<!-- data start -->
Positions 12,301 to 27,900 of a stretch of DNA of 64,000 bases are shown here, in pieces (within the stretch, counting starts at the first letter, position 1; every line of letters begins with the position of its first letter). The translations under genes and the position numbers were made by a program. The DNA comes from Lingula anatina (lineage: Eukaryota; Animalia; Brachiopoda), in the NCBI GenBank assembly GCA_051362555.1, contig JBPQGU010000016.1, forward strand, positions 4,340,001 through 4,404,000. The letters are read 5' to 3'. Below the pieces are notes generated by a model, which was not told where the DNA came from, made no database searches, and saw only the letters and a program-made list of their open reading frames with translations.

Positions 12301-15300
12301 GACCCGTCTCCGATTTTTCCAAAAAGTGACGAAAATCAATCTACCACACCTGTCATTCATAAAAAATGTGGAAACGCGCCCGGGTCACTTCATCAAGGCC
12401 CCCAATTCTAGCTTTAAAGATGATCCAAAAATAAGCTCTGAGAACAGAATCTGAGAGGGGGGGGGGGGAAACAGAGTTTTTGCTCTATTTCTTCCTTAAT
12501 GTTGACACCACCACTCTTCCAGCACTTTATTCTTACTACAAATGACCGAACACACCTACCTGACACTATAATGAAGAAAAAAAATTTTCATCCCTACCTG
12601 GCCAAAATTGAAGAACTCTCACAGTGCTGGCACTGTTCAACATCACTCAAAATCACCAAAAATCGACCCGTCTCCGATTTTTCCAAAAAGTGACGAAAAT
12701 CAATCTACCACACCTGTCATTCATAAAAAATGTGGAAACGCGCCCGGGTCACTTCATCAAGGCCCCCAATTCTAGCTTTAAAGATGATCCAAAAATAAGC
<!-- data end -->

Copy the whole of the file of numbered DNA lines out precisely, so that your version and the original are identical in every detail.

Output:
Positions 12,301 to 27,900 of a stretch of DNA of 64,000 bases are shown here, in pieces (within the stretch, counting starts at the first letter, position 1; every line of letters begins with the position of its first letter). The translations under genes and the position numbers were made by a program. The DNA comes from Lingula anatina (lineage: Eukaryota; Animalia; Brachiopoda), in the NCBI GenBank assembly GCA_051362555.1, contig JBPQGU010000016.1, forward strand, positions 4,340,001 through 4,404,000. The letters are read 5' to 3'. Below the pieces are notes generated by a model, which was not told where the DNA came from, made no database searches, and saw only the letters and a program-made list of their open reading frames with translations.

Positions 12301-15300
12301 GACCCGTCTCCGATTTTTCCAAAAAGTGACGAAAATCAATCTACCACACCTGTCATTCATAAAAAATGTGGAAACGCGCCCGGGTCACTTCATCAAGGCC
12401 CCCAATTCTAGCTTTAAAGATGATCCAAAAATAAGCTCTGAGAACAGAATCTGAGAGGGGGGGGGGGGAAACAGAGTTTTTGCTCTATTTCTTCCTTAAT
12501 GTTGACACCACCACTCTTCCAGCACTTTATTCTTACTACAAATGACCGAACACACCTACCTGACACTATAATGAAGAAAAAAAATTTTCATCCCTACCTG
12601 GCCAAAATTGAAGAACTCTCACAGTGCTGGCACTGTTCAACATCACTCAAAATCACCAAAAATCGACCCGTCTCCGATTTTTCCAAAAAGTGACGAAAAT
12701 CAATCTACCACACCTGTCATTCATAAAAAATGTGGAAACGCGCCCGGGTCACTTCATCAAGGCCCCCAATTCTAGCTTTAAAGATGATCCAAAAATAAGC